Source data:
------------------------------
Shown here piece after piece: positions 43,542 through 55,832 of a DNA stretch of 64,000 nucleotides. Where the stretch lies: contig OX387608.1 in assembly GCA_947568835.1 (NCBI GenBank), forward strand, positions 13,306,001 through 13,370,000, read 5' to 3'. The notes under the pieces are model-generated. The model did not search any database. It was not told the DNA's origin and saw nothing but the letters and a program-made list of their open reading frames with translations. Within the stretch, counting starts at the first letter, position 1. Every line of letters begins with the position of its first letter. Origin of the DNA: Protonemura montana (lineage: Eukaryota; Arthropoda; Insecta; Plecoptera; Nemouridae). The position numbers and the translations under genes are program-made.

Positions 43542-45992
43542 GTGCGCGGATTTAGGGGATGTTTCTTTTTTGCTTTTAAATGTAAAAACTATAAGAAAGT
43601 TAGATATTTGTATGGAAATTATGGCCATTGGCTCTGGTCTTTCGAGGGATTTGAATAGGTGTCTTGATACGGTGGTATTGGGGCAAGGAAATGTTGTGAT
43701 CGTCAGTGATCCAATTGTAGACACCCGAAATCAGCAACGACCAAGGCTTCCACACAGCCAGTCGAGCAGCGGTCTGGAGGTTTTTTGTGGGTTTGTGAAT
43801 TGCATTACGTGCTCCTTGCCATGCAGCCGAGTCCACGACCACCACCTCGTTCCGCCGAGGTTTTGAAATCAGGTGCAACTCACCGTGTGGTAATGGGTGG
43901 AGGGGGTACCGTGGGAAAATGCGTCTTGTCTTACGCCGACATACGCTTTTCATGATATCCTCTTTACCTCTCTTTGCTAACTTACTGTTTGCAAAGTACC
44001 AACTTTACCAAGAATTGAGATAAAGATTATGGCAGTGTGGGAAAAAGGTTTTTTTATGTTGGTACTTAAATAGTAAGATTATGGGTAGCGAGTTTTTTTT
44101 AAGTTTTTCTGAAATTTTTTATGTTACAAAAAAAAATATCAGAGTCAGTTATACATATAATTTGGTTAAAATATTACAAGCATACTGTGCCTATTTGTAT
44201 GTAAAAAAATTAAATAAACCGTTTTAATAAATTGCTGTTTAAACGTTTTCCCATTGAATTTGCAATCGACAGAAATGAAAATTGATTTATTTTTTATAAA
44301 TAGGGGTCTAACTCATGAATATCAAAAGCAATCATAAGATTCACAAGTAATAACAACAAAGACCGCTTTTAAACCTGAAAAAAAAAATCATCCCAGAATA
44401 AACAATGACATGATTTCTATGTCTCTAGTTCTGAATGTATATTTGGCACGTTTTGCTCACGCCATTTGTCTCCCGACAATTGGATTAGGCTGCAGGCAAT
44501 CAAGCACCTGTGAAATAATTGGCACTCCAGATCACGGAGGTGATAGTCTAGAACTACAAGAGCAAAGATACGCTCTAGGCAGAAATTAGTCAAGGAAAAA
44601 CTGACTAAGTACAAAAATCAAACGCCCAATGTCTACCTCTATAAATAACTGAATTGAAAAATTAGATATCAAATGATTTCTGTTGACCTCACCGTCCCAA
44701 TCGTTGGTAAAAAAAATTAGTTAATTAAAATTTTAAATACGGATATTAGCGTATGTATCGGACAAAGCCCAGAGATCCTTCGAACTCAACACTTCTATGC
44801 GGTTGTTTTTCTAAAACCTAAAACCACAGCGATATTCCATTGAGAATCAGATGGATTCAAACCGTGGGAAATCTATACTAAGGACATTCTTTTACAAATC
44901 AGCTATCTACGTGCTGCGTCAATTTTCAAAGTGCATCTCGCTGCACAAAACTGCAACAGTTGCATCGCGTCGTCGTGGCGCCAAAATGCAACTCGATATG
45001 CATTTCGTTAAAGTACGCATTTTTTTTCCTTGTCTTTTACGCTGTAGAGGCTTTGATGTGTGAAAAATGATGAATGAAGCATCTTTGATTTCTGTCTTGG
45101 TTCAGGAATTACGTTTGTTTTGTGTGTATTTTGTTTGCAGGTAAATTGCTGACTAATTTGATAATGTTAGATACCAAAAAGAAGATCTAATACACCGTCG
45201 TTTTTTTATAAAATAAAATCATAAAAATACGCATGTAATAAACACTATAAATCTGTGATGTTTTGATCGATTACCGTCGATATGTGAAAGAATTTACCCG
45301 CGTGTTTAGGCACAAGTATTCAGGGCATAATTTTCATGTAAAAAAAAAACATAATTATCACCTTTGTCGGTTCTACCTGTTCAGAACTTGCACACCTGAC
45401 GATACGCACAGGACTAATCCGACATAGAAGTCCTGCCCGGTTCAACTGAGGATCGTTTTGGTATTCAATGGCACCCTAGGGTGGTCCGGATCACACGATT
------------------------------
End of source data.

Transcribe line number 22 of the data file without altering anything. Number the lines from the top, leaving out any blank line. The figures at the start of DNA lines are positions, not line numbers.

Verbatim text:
45401 GATACGCACAGGACTAATCCGACATAGAAGTCCTGCCCGGTTCAACTGAGGATCGTTTTGGTATTCAATGGCACCCTAGGGTGGTCCGGATCACACGATT